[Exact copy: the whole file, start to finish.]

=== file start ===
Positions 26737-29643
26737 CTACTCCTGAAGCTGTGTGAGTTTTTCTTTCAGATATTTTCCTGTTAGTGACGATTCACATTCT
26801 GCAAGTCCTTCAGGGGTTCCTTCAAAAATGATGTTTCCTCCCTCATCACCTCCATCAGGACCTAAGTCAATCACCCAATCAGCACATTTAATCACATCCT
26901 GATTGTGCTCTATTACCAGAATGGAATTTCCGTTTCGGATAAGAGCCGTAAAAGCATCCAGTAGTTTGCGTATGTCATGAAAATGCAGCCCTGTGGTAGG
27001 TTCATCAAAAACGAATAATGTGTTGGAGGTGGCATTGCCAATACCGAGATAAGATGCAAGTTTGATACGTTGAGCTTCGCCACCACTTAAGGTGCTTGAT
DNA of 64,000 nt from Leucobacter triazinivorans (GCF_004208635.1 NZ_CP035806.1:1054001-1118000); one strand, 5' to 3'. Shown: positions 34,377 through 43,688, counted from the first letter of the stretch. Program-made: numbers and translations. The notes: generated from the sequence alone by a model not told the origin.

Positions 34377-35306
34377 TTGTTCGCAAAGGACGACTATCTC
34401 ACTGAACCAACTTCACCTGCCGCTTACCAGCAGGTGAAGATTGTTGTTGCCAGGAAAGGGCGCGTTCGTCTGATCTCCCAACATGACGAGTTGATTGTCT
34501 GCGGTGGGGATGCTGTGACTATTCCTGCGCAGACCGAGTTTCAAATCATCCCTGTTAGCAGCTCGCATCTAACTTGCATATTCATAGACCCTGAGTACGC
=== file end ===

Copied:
Positions 26737-29643
26737 CTACTCCTGAAGCTGTGTGAGTTTTTCTTTCAGATATTTTCCTGTTAGTGACGATTCACATTCT
26801 GCAAGTCCTTCAGGGGTTCCTTCAAAAATGATGTTTCCTCCCTCATCACCTCCATCAGGACCTAAGTCAATCACCCAATCAGCACATTTAATCACATCCT
26901 GATTGTGCTCTATTACCAGAATGGAATTTCCGTTTCGGATAAGAGCCGTAAAAGCATCCAGTAGTTTGCGTATGTCATGAAAATGCAGCCCTGTGGTAGG
27001 TTCATCAAAAACGAATAATGTGTTGGAGGTGGCATTGCCAATACCGAGATAAGATGCAAGTTTGATACGTTGAGCTTCGCCACCACTTAAGGTGCTTGAT
DNA of 64,000 nt from Leucobacter triazinivorans (GCF_004208635.1 NZ_CP035806.1:1054001-1118000); one strand, 5' to 3'. Shown: positions 34,377 through 43,688, counted from the first letter of the stretch. Program-made: numbers and translations. The notes: generated from the sequence alone by a model not told the origin.

Positions 34377-35306
34377 TTGTTCGCAAAGGACGACTATCTC
34401 ACTGAACCAACTTCACCTGCCGCTTACCAGCAGGTGAAGATTGTTGTTGCCAGGAAAGGGCGCGTTCGTCTGATCTCCCAACATGACGAGTTGATTGTCT
34501 GCGGTGGGGATGCTGTGACTATTCCTGCGCAGACCGAGTTTCAAATCATCCCTGTTAGCAGCTCGCATCTAACTTGCATATTCATAGACCCTGAGTACGC